Premier Meir, Eban Deny U.S. Charges of Israeli Cease-fire Breaches
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Premier Meir, Eban Deny U.S. Charges of Israeli Cease-fire Breaches

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Premier Golda Meir and Foreign Minister Abba Eban rejected today State Department assertions that Israel had violated “some provisions” of the current 90-day cease-fire standstill. Mrs. Meir denied the charge during an informal news conference after her heavily-guarded arrival at Kennedy Airport for talks tomorrow with President Nixon and Secretary of State William P. Rogers. The Foreign Minister similarly rebuffed the charges in a statement before his departure for New York to attend the 25th anniversary session of the United Nations General Assembly. Mrs. Meir said at the airport that she had not seen the report but declared “I can say that Israel is not guilty of some violations or of any violations whatsoever.” State Department spokesman Robert McCloskey declared at a briefing yesterday that there was some “evidence” that Israel reconnaissance planes had flown past a 10-kilometer limit over the Suez Canal truce zone and that Israel had “strengthened” some of its fortifications on its side of the canal. He indicated, however, that United States evidence of Egyptian violations, by introduction of new SAM missiles on its side of the canal was much more serious.


Mrs. Meir came under strict security arrangements on an El Al jet. The plane was moved to a remote section of the airport where she disembarked in the presence of U.S. Secret Service men and Port Authority police. She made a brief statement and then mounted a low platform to answer questions from reporters. Asked about reports that Israel might relax its stand on releasing Arab prisoners in exchange for hostages held by the Popular Front for the Liberation of Palestine in Amman, she replied. “I’m sorry. Those who are in our prisons are men and women who have been brought to trial for killing or attempting to kill Israelis. They will have to serve their terms.” She said she hoped her meetings with President Nixon and Secretary of State Rogers would give her an opportunity to “discuss problems in the Middle East, problems which I believe we have in common with the United States.” Though details of her itinerary were being withheld, it was indicated she planned to leave for Washington today for her conferences tomorrow morning with the President and the Secretary of State. She is scheduled to be back in New York for two major addresses Sunday.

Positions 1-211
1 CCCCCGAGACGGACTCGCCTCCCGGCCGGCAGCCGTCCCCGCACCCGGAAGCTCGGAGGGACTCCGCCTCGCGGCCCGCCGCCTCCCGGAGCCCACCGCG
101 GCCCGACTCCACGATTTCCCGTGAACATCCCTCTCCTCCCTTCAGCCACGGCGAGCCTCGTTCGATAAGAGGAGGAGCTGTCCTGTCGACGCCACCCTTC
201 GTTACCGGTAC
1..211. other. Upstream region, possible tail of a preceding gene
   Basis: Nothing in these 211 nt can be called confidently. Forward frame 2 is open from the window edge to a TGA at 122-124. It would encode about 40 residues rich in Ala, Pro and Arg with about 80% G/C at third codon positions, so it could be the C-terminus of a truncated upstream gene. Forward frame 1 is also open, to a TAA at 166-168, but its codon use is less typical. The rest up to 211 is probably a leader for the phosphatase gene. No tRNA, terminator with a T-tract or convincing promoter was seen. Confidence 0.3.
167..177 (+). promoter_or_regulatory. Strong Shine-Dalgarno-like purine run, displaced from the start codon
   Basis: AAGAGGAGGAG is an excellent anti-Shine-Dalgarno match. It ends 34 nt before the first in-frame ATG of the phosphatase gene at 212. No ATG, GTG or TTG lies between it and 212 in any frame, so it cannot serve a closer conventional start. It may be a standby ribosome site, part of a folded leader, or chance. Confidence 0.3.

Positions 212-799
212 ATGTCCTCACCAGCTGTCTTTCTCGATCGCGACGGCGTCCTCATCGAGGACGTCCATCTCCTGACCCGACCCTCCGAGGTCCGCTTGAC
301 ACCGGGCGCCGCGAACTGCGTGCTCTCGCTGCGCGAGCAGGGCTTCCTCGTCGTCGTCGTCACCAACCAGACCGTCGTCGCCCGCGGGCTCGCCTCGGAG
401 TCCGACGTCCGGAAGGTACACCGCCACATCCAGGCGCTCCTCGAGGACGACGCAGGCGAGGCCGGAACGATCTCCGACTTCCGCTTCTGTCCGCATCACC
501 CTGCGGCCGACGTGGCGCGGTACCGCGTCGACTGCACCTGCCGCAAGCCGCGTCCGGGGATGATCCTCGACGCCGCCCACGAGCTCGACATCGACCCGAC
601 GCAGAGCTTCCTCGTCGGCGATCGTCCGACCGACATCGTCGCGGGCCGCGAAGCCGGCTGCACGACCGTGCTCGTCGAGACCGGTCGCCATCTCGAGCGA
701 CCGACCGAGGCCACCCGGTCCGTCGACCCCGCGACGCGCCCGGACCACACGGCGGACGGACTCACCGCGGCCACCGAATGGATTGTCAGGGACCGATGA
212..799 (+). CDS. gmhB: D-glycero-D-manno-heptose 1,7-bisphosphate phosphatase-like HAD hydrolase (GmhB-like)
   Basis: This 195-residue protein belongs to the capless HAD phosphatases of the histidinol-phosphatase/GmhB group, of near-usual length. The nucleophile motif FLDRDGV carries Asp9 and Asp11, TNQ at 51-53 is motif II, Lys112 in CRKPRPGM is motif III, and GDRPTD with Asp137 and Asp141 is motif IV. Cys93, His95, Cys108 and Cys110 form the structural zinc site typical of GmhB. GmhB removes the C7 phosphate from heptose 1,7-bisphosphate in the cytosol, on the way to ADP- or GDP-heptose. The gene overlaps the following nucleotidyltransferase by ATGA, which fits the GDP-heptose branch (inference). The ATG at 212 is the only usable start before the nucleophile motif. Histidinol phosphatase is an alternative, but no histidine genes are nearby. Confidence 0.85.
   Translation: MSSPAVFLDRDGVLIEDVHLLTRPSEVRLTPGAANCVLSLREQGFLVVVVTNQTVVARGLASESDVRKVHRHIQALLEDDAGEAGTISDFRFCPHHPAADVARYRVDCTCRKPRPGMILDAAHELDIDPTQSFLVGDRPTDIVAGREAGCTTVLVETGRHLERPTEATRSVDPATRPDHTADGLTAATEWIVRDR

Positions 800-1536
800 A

(Mr. Eban observed in his Jerusalem statement that “Israeli planes are not flying over Egypt while Egyptian missiles are piling up” in the truce zone. He emphasized that “one should talk about the missiles that are there and not about planes that are not.” He charged that “the party that brought about the suspension of the peace talks” conducted briefly by UN peace emissary Gunnar Jarring at the UN “by violating the cease-fire is now blaming us for responsibility for the standstill in the talks.” He added that Israel would agree to an extension of the cease-fire, which will expire in November, but added that Israel “would like to know clearly” what it would be asked to agree to in any new arrangement. He declared that the main problem was the forward movement by Egypt of missiles on its side of the canal. He said that if the United States charges against Israel were true at all, they were trivial compared to the Egyptian violations.)

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